Thursday, May 1, 2008

Movies, Power, Federalization and Pew

(My Saipan Tribune column for this week.)

Well, it’s been a newsworthy couple of weeks. The closing of Hollywood Theaters has definitely put a damper on spirits, even for those who never went to the movies. Its presence made us feel like a part of the “civilized” world. I was in Guam earlier this week, and when people asked me “How are things on Saipan,” the best way to sum it up was to say, “Our only movie theater just closed.” People immediately understood, and shook their heads in disbelief. Yes, things are bad, and “consumer confidence” is dwindling.

People would ask me what I think needed to be done to improve things, and really, I don’t think there is an easy solution. Certainly, we need a reliable utility. But we don’t control the price of oil, and it’s predicted to climb from its current level around $100 a barrel, up to $200 a barrel within the next year or two. Repairing the power plant can give us reliability, but it might not prevent the cost of power doubling. How can we cope with that? Alternative energy sources such as solar and wind power are simply not cost effective, however, they may become so as the price of oil rises.

Certainly another area that still needs improvement is government waste. We’d have more money available for various public services if waste wasn’t present. And honestly, much of that waste is related to power. Anytime I visit a government office, I take a jacket with me, because I know I’m going to be cold. It’s still beyond me why we don’t just adjust the thermostats around here.

A couple of years ago at the energy symposium that was sponsored by the Chamber of Commerce, one of the presenters told the story of a utility in California that was meeting increasing demand for power and was faced with building a new power plant. They analyzed the situation and realized that it would be more cost effective for them to hand out free energy saving light bulbs so that every home and business would convert to the compact fluorescent technology. It cost the utility money to give away the bulbs, but it saved them the expense of building a new plant. Just an idea that might help address a piece of our current problem. But honestly, there is no silver bullet.

Tourism is generally holding steady, but it’s clear that with rising travel costs, we cannot expect to see a significant rise in the coming months. There are no new industries, and we’re scratching our heads wondering how we can stimulate the economy, attract investors, create jobs. But we’re not alone. I take some consolation that at least the entire globe is flirting with recession.

And of course there is federalization. Whether you were for it or against it, it’s now a done deal, and though it’s certain that it’s going to happen, we don’t know what it’s impact will be. There will be things that some of us like about it, and things that we dislike. It will require the passage of time to sort it all out.

A ray of hope that was on the horizon was the proposed “Sanctuary at Sea”. Forget about all the arguments about more jobs, more tourists, and more federal money. Certainly those are beneficial outcomes. But for every good thing, someone else can give evidence of some possible bad outcome. Arguments at that level of “what can we get out of it” can go on forever. I felt that the monument was simply the opportunity, perhaps never to come our way again, for us to have the privilege of giving a gift to the world. The practicalities will work themselves out, if the desire is there. Let’s set our gaze outward, and into the future, and think of this as a gift worth giving to humanity. “Why should I? Maybe there are diamonds there for me! Maybe there are fish there for me!” Maybe. Yet, maybe, we can rise above these “me” centered concerns and think of leaving a legacy. Maybe centuries from now, we will be remembered in human history for our foresight and generosity in preserving a piece of the planet that increasing population pressures will threaten. The “Monument at Sea” is an opportunity for us to leave a positive mark, to create a positive image. And for people that care about being respected, that’s worth more than diamonds. It’s an opportunity for us to live up to our heritage as people of the land, people of the sea, people of the planet for whom we’ll serve as trustees. The monument is a small ray of hope that doesn’t solve all the problems we face, but it is something that lifts the spirit. And I have a feeling that with the myriad challenges sure to mount, it will be our spirits that guide the way.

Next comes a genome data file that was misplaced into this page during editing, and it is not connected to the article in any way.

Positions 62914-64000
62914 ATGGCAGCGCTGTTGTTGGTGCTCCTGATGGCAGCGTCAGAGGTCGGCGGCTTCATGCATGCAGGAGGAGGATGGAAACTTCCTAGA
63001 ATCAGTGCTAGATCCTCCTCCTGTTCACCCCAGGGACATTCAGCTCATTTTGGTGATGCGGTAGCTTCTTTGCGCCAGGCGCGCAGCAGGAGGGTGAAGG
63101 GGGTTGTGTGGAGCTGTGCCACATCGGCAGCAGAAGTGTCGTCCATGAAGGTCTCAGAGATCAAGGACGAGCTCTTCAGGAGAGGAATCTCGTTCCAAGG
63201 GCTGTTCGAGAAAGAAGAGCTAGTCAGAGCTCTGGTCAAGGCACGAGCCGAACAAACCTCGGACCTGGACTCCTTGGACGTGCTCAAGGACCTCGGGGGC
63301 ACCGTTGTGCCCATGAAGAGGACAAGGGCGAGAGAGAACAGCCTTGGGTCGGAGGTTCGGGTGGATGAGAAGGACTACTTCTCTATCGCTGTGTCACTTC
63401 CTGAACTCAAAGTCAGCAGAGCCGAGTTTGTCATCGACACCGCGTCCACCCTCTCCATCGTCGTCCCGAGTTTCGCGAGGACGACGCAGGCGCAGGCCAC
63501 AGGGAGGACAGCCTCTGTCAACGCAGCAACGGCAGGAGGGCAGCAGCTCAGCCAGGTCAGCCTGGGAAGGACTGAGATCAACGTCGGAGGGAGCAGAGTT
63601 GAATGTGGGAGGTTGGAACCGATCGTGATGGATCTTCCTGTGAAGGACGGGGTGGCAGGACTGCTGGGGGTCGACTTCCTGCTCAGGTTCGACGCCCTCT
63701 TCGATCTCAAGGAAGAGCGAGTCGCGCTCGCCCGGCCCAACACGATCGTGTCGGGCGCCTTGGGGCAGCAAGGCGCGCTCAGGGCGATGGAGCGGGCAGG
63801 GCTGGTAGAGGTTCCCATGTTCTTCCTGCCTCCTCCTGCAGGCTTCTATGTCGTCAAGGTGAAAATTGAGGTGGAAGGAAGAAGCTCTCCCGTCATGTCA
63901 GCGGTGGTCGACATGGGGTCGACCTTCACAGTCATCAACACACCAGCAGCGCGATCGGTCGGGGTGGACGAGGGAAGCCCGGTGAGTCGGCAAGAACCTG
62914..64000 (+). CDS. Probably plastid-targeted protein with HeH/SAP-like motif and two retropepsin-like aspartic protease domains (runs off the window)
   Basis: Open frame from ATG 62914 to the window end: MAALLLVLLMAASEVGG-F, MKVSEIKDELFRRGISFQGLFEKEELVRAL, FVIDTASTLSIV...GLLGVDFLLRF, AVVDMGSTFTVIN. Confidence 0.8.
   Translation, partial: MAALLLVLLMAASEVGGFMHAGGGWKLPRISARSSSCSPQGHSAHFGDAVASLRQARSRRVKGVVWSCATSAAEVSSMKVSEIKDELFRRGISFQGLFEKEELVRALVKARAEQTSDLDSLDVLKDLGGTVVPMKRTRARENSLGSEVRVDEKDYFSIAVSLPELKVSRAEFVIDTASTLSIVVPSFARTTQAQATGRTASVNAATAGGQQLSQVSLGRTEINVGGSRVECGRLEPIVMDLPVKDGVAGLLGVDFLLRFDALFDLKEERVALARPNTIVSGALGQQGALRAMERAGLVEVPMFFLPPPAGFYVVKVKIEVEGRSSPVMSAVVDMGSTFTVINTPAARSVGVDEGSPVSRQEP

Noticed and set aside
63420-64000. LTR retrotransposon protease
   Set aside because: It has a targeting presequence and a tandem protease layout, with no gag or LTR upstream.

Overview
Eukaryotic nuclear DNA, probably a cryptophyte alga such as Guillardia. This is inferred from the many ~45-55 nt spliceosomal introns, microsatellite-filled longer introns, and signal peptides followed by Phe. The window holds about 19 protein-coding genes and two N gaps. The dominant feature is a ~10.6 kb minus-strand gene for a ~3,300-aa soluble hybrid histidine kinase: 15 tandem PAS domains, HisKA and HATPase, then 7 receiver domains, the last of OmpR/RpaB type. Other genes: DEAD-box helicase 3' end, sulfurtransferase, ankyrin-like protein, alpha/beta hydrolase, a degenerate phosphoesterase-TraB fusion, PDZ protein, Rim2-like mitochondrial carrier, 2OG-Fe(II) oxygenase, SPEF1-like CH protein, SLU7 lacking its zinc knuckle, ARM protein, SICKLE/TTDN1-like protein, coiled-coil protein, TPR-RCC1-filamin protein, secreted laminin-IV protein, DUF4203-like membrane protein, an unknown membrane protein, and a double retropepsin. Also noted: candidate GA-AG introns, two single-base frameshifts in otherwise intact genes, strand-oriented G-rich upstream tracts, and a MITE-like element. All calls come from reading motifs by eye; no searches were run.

___________________________________________________________________

David Khorram, MD is a board certified ophthalmologist and director of Marianas Eye Institute and the author of the book, World Peace, a Blind Wife, and Gecko Tails. Comments and questions are welcome. Call 235-9090 or email him through www.MarianasEye.com, or leave comments at www.MarianasEye.blogspot.com. Copyright © 2008 David Khorram

4 comments:

Tamara said...

I couldn't agree with you more on your National Park of the Sea comment!!!and the others for that matter : )

Anna said...

Que sorte! Viver num local tão belo!

金太郎 said...

まさか家のエレベーターでフ ェ ラされるなんて思ってなかったよ。。ww
「ここでフ ェ ラさせてくれたらもっと報 酬あげるよ♪」
って言葉に負けましたwww
途中で扉が開いた時は焦ったけど、おかげでもっとオッキしたwww
http://pak3.net/yutori/

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